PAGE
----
In 2012, Chicago Public Schools (CPS) voted to “phase-out” Walter Dyett High School, the only open-enrollment high school in the African-American south side neighborhood of Bronzeville, due to poor academic performance. Opponents of the closing said that CPS and Mayor Emanuel had caused this poor performance by cutting Dyett’s funding. The decision to shut the school came amidst a series of closures throughout the CPS system that disproportionately affected poor, black neighborhoods.
On 1 June 1966, growing disputes between farmworkers and the owners of
melon farms in the Rio Grande valley in South Texas culminated in a
strike. Four hundred farm workers had voted in favor of a strike against
their employers at La Casita melon farm. It was the height of melon
season. Eugene Nelson, who had worked as a farm worker and author as
well as an organizer with the National Farm Workers’ Association, led
these workers to strike and organized them into the Independent Workers’
Association. Their organization, based in Rio Grande City in Starr
After 8 years of negotiation and organizing, the New York University (NYU) Graduate Student Organizing Committee (GSOC) won voluntary recognition from NYU on 26 November 2013, partially in response to a letter signed by 1300 graduate student employees in support of unionization. The NYU administration withheld formal recognition until after 98.4 percent of graduate students voted in favor of the union on 11 December. This made NYU the first private university in the United States to recognize a graduate student union.
In the early 2000s, as technological advancements expanded media
sources, media writers faced challenges receiving compensation for their
work that producers redistributed online and through television reruns.
The Writers Guild of America (WGA), comprised of the Writers Guild of
America, West (WGAW) and the Writers Guild of America, East (WGAE)
represented the interests of over 12,000 “writers in the motion picture,
broadcast, cable, and new media industries in both entertainment and
news.” On 18 May 2007, the WGA released a “Pattern of Demands” to the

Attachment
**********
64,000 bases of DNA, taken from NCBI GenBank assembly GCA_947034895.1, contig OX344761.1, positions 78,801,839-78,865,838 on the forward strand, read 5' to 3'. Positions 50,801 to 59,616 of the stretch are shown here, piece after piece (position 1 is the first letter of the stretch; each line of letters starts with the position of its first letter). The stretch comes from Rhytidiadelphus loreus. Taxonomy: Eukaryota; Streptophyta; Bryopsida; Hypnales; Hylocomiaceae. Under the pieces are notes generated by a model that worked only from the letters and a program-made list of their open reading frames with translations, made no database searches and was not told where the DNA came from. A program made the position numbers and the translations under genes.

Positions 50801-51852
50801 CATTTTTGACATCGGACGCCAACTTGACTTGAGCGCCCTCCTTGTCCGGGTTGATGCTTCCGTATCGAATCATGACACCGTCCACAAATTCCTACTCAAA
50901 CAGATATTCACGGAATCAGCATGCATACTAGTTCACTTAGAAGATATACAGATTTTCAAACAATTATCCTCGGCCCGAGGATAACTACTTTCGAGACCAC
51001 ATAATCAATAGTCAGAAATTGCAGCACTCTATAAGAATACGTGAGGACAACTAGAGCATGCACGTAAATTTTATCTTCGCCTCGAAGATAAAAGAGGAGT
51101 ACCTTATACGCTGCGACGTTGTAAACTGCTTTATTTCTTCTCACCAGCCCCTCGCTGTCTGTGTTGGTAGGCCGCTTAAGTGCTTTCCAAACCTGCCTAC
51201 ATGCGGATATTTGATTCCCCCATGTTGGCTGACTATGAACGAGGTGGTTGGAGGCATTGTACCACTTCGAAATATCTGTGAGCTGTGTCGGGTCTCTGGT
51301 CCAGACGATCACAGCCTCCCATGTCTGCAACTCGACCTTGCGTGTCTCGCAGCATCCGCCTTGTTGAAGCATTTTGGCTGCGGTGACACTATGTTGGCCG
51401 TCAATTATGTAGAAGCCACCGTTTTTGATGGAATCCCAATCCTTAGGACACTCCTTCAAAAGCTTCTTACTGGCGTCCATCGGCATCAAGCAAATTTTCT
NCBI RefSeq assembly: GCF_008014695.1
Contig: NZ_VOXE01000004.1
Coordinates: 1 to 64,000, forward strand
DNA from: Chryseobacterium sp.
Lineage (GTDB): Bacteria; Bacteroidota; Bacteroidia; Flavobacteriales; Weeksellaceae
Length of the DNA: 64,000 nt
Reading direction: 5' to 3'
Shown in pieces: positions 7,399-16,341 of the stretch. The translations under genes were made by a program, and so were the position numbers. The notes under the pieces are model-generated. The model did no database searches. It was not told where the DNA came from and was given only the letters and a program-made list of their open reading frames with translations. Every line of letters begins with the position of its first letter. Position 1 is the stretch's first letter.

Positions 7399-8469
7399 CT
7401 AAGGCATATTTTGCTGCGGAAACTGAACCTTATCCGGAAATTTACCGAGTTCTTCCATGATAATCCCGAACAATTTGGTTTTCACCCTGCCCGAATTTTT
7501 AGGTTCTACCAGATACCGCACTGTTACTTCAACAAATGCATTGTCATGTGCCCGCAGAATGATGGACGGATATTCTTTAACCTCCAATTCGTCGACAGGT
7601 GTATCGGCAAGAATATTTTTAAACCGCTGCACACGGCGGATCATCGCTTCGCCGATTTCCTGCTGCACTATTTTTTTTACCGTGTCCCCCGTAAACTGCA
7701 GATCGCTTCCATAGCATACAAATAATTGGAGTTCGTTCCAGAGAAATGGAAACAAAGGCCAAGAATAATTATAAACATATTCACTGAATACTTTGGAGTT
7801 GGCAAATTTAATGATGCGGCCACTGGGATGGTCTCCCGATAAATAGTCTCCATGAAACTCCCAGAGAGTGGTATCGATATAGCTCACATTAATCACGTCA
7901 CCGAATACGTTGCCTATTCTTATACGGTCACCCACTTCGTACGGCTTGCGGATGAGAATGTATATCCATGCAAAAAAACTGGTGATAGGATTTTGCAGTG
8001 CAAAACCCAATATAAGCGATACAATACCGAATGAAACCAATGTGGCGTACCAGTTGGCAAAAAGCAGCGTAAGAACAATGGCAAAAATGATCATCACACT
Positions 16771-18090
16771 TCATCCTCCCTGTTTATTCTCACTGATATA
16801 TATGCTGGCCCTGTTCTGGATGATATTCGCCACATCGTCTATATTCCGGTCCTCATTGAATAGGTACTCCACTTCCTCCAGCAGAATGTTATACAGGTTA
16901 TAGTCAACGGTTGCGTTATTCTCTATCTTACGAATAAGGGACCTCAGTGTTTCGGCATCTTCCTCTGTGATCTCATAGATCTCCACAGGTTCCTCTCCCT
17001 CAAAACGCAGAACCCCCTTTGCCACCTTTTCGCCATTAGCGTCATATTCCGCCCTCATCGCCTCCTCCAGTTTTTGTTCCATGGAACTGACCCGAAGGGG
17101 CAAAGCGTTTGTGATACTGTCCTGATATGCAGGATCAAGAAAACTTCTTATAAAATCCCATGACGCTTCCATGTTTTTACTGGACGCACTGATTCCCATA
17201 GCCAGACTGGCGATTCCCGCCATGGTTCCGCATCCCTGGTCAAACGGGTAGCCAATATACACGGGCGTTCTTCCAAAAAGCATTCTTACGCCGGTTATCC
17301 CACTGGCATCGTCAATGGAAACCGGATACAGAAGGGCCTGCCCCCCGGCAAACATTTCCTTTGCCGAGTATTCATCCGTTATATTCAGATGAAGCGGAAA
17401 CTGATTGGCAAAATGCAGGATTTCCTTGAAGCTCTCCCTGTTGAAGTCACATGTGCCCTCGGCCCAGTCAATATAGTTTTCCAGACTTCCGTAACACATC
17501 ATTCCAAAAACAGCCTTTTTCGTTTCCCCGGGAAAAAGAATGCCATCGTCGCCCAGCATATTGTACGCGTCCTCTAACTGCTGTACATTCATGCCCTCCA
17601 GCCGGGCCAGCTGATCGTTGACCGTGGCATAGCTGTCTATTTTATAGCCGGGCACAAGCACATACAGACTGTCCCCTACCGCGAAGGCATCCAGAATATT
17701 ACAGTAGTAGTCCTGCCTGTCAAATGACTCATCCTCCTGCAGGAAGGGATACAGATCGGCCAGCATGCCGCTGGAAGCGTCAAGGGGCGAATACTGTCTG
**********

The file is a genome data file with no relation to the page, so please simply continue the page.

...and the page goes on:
The United Steelworkers (USW) strikes came after decades of cordial
relations between the USW-affiliated unions and the national oil
companies. However, between the previous agreement between the USW and
employers in 2012 and February 2015, refiners’ shares more than doubled.
Meanwhile, workers’ wages and benefits remained stagnant.
On 20 December 2005, in the midst of the cold and busy holiday season, nearly 40,000 subway and bus operators from New York City’s Metropolitan Transit Authority (MTA) went on strike, protesting the contract they found to have unfair economic terms. The strike, the first NYC transit strike in 25 years, completely shutdown the public transportation system, which nearly 8 million people, including 600,000 students relied on for their commutes.
Since its founding in 1859, Cooper Union had operated as a tuition-free art, architecture, and engineering school. However, after years of financial troubles, the College announced on 24 April 2012 that it would begin charging graduate students tuition beginning in the fall of 2014. Large numbers of students, faculty, and alumni strongly opposed this announcement; many blamed the shortfall on poor management of the endowment, expensive building construction, and over-reliance on poorly performing hedge fund investments.
Lehigh is a university of 5,000 students located in Bethlehem, Pennsylvania. The University provides campus food services, maintenance of facilities and campus grounds through contracts with corporations Sodexho, One Source and Brickman respectively.
On 23 April 2005 an organizer for United Students against Sweatshop, Dawn Liberto, gave a speech at Lehigh, in which she encouraged students to take increased interest in campus workers. Liberto called for a campus living wage, suggesting that students begin with appreciation lunches and then pursue contract previsions.